Technology At Our Core: Our heritage is built on technology, from the transportation technology pioneered by the Stevens family to the countless technology-based companies launched and led by our alumni to the technological advancements created by our faculty researchers. Just as technology is our past, so it will differentiate us in the future, offering a distinctive educational experience to our students, driving our research and scholarship, leading us to devise novel teaching and learning methods, and enhancing our administrative, outreach, and communication activities.
Office of the Undergraduate Student Life
Stevens Institute of Technology
Castle Point on Hudson
Hoboken, NJ 07030
It is with great pleasure that we welcome you to Stevens Institute of Technology. Your selection of a private engineering and science institute such as Stevens will provide benefits not available at many other schools. Close interactions, between professors and students, allows for greater academic and social development.
The extent of your development at Stevens will depend on your active participation in campus activities. Awaiting you here at Stevens, are many new and exciting challenges and almost 100 clubs and activities from which to choose. The variety of activities is diverse enough that we are confident you will find one or more that you will enjoy.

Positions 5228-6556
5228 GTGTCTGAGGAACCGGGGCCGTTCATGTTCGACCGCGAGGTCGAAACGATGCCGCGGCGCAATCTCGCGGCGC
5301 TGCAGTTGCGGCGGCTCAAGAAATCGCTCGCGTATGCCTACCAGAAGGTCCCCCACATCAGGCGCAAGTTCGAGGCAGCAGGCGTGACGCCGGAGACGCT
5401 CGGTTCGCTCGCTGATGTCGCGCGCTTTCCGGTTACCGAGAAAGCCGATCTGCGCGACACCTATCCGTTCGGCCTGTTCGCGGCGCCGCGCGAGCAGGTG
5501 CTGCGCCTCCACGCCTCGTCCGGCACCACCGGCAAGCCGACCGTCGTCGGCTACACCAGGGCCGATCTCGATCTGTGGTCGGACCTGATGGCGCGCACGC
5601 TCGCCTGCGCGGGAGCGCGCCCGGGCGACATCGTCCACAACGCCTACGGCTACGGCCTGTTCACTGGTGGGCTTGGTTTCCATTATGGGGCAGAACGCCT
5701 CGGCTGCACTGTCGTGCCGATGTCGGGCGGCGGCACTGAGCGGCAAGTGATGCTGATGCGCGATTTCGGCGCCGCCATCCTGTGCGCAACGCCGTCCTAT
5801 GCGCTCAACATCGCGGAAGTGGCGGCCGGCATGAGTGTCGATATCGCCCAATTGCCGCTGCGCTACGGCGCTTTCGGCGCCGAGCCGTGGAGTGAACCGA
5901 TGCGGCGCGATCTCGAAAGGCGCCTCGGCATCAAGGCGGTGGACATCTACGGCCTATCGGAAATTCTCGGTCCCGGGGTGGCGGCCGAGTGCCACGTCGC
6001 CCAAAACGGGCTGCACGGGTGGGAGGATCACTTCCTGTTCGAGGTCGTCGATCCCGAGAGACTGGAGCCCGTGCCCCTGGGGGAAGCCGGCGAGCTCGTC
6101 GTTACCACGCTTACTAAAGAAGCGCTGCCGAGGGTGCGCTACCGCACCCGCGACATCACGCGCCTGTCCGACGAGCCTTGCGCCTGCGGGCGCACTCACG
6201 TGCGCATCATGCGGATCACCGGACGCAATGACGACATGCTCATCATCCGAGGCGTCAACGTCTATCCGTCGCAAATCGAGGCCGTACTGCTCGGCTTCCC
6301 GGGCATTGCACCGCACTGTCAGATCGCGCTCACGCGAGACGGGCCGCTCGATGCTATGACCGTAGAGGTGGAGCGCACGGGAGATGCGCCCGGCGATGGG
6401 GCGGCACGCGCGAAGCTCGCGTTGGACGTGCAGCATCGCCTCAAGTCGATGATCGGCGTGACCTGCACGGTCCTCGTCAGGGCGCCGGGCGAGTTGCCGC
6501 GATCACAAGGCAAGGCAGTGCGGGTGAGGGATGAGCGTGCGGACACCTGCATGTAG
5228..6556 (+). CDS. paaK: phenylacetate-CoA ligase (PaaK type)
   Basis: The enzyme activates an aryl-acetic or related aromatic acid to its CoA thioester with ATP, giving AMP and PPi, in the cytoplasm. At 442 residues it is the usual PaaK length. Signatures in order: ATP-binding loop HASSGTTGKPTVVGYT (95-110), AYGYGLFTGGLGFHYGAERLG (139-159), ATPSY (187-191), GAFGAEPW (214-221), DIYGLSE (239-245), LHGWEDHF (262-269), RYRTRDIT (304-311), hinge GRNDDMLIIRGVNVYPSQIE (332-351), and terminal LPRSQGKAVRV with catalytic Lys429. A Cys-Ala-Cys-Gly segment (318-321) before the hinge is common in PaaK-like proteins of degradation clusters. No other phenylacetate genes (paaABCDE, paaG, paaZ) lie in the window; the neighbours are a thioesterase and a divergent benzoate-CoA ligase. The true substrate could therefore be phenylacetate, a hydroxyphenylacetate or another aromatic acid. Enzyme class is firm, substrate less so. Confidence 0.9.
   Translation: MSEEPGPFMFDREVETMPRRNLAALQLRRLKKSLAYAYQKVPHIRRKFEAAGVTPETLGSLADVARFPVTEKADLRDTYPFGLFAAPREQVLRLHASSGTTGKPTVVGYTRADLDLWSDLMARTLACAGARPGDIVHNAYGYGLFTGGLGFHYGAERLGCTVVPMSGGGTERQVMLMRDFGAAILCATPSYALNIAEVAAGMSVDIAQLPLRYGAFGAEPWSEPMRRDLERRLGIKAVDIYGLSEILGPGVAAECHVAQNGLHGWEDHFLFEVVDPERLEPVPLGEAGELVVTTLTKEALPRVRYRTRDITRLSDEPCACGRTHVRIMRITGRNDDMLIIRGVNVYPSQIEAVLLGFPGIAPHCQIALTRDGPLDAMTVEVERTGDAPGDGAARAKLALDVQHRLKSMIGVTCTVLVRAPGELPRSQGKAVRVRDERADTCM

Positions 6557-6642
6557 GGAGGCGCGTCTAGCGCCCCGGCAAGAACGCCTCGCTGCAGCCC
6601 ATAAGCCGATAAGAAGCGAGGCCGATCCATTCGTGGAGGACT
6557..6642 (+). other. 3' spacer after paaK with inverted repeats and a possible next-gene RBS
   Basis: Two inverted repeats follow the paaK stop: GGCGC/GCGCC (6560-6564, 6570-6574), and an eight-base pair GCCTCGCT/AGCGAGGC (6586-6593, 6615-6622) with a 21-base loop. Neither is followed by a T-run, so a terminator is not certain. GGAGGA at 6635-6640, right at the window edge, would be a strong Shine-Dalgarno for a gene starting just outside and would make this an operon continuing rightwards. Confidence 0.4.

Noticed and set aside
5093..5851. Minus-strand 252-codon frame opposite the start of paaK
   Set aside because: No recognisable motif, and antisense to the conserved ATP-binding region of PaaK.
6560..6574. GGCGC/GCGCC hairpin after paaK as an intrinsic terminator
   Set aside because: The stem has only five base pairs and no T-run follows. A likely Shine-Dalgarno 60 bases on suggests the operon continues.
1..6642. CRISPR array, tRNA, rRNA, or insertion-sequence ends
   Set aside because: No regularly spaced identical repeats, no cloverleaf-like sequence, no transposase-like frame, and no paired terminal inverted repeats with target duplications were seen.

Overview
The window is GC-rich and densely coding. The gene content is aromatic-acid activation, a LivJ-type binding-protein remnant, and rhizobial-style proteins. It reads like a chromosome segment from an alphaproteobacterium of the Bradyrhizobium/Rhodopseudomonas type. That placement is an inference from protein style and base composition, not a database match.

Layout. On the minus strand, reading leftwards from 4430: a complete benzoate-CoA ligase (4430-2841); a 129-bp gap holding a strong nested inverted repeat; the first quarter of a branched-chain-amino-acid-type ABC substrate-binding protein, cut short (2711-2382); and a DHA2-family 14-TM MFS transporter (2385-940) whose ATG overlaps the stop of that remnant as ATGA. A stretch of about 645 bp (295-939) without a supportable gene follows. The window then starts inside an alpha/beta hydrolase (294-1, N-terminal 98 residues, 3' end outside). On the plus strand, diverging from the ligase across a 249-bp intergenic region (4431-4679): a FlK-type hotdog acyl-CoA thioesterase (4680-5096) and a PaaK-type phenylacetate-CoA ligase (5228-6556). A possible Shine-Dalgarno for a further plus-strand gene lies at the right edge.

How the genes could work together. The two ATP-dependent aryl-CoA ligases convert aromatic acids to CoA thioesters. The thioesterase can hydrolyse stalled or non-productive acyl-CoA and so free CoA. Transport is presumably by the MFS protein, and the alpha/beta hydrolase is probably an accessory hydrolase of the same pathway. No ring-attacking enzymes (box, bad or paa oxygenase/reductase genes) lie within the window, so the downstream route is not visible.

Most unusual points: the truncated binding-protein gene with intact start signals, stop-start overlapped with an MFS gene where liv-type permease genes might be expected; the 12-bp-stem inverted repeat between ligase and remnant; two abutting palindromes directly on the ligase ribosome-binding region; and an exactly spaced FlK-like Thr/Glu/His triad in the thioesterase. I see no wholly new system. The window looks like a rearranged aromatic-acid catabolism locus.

Our hope is that all of you will have a very successful four years here at Stevens. I urge you to define success in terms of academic progress, personal interactions, professional and career development, and extracurricular activities, since these are the components of a well-rounded student life. This handbook contains information on those components, as well as data on the community in which you live. We believe it will help you throughout your stay here.
Students are the reason for the college's existence, and providing direct services to you is the main function of many Institute offices. Meeting your educational needs is important to all of us. Our staff looks forward to early and continuing contact and it is our aim to provide counsel and support.
Best wishes for a wonderful Institute experience.